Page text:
Pauline Hanson has today declared that Islam is a “disease we need to vaccinate against”, in a statement that appears to fly directly in the face of her outspoken comments against any and all vaccination just last week.
“We in this country must fight against the disease of Islam,” said Mrs Hanson to a crowd of supporters, “We must all seek to vaccinate ourselves against this plague. But more importantly still, we must learn to embrace the plague and push back against the rising tide of vaccination. Unless the diseases originate in Islamic countries. For these diseases are clearly another ploy from the terrorists to spread their … autism through … hallal snack packs … wait hold on I’ve got my cards all mixed up here. In any case we must stop these gay … Muslim … squat toilets from … buying all our houses. Yes, I think that’s right.”
Asked by a reporter whether her outspokenness against Islam was actually just a front for her long-running campaign for ethnic purity in Australia, Mrs Hanson said it was the ideas the religion represents that she opposes, and the fact that a large number of Islamic people are middle-eastern is pure coincidence. “I’ve got nothing against people of colour. After all I’m not a Xylophone,” said Mrs Hanson. “But I don’t think anyone could deny that there are a lot of things wrong with Islam. From their unwillingness to embrace other cultures, to their hatred of liberal values like gay marriage, this is simply a set of beliefs I cannot embrace.”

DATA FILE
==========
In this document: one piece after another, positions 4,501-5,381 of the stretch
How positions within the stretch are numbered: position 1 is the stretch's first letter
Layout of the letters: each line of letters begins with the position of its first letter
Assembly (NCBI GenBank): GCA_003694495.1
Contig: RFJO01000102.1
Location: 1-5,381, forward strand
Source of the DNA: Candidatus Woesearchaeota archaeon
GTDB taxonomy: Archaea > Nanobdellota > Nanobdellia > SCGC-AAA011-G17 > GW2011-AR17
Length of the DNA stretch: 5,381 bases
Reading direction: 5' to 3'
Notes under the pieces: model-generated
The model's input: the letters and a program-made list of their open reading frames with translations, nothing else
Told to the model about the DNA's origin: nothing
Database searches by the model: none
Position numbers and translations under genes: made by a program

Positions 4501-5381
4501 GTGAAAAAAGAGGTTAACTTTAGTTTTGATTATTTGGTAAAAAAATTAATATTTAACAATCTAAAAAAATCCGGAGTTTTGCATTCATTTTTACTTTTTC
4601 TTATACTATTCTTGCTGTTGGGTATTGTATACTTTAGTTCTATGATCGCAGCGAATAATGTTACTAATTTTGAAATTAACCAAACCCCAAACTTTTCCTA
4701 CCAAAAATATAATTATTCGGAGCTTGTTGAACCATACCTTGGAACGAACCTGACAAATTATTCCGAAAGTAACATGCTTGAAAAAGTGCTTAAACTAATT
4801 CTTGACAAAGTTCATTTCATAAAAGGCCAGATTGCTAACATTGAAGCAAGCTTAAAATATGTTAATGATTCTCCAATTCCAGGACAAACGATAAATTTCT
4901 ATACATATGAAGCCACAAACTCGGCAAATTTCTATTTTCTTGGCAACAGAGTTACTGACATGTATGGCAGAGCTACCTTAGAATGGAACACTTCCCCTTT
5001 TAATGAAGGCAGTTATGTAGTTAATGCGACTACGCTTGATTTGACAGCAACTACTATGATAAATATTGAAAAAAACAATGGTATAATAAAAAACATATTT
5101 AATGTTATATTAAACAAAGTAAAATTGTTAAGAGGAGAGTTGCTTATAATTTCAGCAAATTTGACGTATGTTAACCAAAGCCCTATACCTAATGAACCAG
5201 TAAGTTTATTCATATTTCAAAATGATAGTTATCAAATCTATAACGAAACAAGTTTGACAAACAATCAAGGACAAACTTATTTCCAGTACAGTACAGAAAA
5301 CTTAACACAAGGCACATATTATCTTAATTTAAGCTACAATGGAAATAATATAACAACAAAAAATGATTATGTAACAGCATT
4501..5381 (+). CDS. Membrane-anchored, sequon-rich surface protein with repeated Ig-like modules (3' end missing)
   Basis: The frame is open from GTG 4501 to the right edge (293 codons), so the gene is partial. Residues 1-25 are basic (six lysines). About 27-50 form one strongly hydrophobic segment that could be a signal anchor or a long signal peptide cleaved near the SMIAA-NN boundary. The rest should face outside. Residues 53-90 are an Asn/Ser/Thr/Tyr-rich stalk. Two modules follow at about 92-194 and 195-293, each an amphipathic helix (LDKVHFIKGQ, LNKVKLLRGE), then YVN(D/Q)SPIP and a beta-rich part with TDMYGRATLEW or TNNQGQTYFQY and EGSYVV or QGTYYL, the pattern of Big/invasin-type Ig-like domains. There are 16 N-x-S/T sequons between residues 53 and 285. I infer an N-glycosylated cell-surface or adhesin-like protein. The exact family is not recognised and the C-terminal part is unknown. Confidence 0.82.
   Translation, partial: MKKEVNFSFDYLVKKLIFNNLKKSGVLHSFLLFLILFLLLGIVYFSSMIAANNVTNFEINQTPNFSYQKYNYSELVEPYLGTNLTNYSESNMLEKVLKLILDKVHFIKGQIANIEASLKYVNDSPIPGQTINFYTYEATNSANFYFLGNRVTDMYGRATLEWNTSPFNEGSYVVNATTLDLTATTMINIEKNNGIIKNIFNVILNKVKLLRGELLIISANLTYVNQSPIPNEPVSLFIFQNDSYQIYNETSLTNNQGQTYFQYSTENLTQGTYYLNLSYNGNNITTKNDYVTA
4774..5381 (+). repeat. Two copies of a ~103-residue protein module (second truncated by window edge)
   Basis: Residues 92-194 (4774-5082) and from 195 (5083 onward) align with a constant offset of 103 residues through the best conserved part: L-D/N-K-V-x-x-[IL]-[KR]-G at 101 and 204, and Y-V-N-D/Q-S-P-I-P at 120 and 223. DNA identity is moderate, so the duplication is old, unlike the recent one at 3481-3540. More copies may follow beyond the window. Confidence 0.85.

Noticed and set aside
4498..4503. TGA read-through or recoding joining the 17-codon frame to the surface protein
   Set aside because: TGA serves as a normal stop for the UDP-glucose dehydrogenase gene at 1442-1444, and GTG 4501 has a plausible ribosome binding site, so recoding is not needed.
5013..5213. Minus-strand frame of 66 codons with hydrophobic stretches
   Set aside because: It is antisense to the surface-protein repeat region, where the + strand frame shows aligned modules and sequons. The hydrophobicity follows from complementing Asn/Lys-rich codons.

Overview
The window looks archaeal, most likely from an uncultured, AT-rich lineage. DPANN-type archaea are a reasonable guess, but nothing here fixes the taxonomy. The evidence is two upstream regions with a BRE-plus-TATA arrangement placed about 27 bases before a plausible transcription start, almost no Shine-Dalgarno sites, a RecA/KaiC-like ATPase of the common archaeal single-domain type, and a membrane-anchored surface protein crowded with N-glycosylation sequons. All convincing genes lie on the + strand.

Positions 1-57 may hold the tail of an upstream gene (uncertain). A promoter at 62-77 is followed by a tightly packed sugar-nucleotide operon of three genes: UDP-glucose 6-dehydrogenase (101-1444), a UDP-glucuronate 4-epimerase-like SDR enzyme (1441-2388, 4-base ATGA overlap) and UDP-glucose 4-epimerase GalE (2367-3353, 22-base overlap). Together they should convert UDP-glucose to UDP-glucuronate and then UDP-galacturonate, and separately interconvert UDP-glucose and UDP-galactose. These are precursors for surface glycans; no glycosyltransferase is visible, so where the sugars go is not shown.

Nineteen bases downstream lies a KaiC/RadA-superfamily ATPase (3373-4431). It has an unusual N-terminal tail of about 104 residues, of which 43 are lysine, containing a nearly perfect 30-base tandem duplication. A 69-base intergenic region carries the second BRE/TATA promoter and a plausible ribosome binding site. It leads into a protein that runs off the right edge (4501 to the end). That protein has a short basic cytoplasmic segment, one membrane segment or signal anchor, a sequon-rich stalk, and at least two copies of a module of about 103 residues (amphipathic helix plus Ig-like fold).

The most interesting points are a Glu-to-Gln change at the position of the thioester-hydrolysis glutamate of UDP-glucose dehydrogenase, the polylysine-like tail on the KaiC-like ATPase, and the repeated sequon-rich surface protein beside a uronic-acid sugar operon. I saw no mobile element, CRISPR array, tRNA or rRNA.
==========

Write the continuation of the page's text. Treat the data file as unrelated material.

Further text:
Mrs Hanson also pointed out that often the people criticising her of racism overlook the dangerous effects of unvetted immigration. “Look at the recent attacks in London for example,” said Mrs Hanson. “If immigration isn’t curbed in England, the number of homegrown terrorists like the London attacker may soon become an endangered form of terrorist. And we can’t let that happen. We have to make our terrorists great again, before the immigrants come and take their jobs away. Who’s with me!”
Mrs Hanson has since retracted her statements in support of terrorism, blaming the statement on a Malarial fever that she had picked up at the last anti-vaccine rally.